Finance

David Fickling is a Bloomberg Gadfly columnist covering commodities, as well as industrial and consumer companies. He has been a reporter for Bloomberg News, Dow Jones, the Wall Street Journal, the Financial Times and the Guardian.

Investors regard the behavior of executives in the same way that laissez-faire parents approach a teenage party: I don't want to know what you get up to -- just don't make a mess.

Take a look, for instance, at the performance of U.K. clothing retailer Sports Direct International Plc. Its Chief Executive Officer Mike Ashley held drunken management meetings in bars and on one occasion ended up vomiting in a pub fireplace, according to evidence produced in a lawsuit against the company by a former employee last month.  

Sports Direct's shares reacted to that news with a yawn:

Drinking Games
Sports Direct shares took testimony July 3 of drunken behavior by the CEO in their stride
Source: Bloomberg
Note: Intraday times are displayed in ET.

Here, though, is what happened two weeks later, when the company posted unexpectedly high revenue and predicted further earnings growth in the year ahead:

Show Me the Money
Sport Direct shareholders care much more about earnings than scandal
Source: Bloomberg
Note: Intraday times are displayed in ET.

That pattern stands to reason. To the chagrin of corporate social responsibility advocates, investors generally don't care how a company makes money, as long as it makes money. In its legal battles with a high-profile and colorful antagonist, HNA Group Co. risks forgetting that.

The acquisitive conglomerate is seeking at least $300 million from exiled Chinese tycoon Guo Wengui in a case brought in New York over Guo's "repeatedly false and defamatory statements" about the company, the Wall Street Journal reported Thursday. Followers of Guo's social media accounts will be well aware of the lurid stuff he's been alleging in recent months, and others can get a flavor of it from HNA's June court complaint:

Excerpt from court document

It's only natural that a company of HNA's size should want to protect its reputation -- particularly when many of Guo's claims center on its alleged political connections, a touchy topic in the run-up to China's Communist Party Congress later this year. Still, there are more pressing matters that deserve management's attention.

HNA's financing costs more than doubled in the first half from a year earlier, Prudence Ho of Bloomberg News reported Thursday, hitting 14.2 billion yuan ($2.2 billion) in the six months through June. That's more than the trailing 12-month interest costs of Apple Inc. and General Electric Co. put together:

When the Bill Comes Due
HNA's finance costs put it in the ranks of the world's biggest corporate debtors
Source: Bloomberg
Note: Shows trailing 12-month finance costs (HNA) and trailing 12-month interest payments (all other companies). The numbers are similar but not identical.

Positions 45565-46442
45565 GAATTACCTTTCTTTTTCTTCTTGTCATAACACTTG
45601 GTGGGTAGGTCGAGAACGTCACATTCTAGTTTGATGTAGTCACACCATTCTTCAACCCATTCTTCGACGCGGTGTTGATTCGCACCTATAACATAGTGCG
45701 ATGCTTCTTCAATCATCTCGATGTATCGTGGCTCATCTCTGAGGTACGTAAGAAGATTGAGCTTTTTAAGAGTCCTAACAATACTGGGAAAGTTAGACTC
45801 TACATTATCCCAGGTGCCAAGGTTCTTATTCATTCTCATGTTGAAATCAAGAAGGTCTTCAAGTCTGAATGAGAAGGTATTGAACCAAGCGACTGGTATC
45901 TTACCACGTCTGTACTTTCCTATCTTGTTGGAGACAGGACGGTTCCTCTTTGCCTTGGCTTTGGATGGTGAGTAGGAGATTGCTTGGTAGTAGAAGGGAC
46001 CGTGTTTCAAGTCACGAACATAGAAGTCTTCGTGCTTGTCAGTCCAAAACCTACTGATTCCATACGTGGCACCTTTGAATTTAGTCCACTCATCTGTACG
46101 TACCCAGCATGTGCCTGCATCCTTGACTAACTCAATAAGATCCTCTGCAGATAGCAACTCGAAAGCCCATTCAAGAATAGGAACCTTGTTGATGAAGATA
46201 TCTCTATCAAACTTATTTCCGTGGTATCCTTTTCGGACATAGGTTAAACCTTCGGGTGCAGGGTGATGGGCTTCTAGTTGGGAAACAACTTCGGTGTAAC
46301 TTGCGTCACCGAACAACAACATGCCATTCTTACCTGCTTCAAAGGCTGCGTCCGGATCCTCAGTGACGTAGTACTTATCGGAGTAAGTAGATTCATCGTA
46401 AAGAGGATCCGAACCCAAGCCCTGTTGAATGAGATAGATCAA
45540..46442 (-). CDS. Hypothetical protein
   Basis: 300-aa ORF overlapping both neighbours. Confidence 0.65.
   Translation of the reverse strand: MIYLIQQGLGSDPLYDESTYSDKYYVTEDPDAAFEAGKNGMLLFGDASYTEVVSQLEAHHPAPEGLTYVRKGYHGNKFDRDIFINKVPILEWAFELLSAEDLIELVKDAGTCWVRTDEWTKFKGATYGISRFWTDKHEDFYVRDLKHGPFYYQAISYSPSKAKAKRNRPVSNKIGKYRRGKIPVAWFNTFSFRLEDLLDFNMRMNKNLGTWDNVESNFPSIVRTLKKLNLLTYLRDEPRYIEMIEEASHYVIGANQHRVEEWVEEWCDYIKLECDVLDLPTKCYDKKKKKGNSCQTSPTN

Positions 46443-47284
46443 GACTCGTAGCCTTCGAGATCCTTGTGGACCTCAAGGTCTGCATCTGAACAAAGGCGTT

There's nothing wrong with taking on a lot of debt, of course, as long as you're using it to finance productive investments that generate the profits necessary to cover interest bills. On that front, HNA is badly falling down.

Financing costs in the first half comfortably exceeded earnings before interest and tax, Ho reported, meaning the company has to take on more debt simply to keep current on existing borrowings. That's in keeping with the group's usual way of doing business -- Ebit hasn't exceeded the conventionally safe level of one times interest in any of the five years for which Bloomberg has data. 

Breaking Cover
HNA Group's interest coverage has yet to reach the conventionally safe level of one times
Source: Bloomberg
Note: Data not available for 2012 and 2013 fiscal years.

The usual way that companies get out of such a tight corner is to sweat their assets to generate more earnings and gradually reduce indebtedness. But HNA doesn't appear to have any special genius for achieving such improvements. Returns on invested capital haven't exceeded 2 percent in any of the eight years for which Bloomberg has data, compared with 10-year averages of 6.8 percent and 7.5 percent at similarly-acquisitive Berkshire Hathaway Inc. and SoftBank Group Corp.

While profitability is standing still, HNA seems to be paying more for its borrowings. Group net interest, as a proportion of average net debt, has climbed from 4.5 percent in its 2014 fiscal year to 6.8 percent in 2016.

Don't Worry, Be Happy
HNA Group International Co.'s 2018 8.125% bonds are trading close to par value
Source: Bloomberg

Creditors don't seem concerned. HNA's $473 million of 8.125 percent dollar bonds due in December 2018 have recovered strongly since a brief dip in July, and are now trading only narrowly below par. In ignoring Guo's scandalous allegations, the holders of those notes are only doing what investors usually do -- but their nonchalance about the state of HNA's balance sheet is another matter entirely.

The growth of this Chinese giant has been a thrilling journey. Increasingly, though, it's looking like investors have hitched a ride on a runaway train.

--Shuli Ren contributed to this column.

This column does not necessarily reflect the opinion of Bloomberg LP and its owners.

  1. Sports Direct won the case.

  2. Or, theoretically, sell assets -- but to date HNA has mostly been doing  the opposite.

To contact the author of this story:
David Fickling in Sydney at dfickling@bloomberg.net

To contact the editor responsible for this story:
Matthew Brooker at mbrooker1@bloomberg.net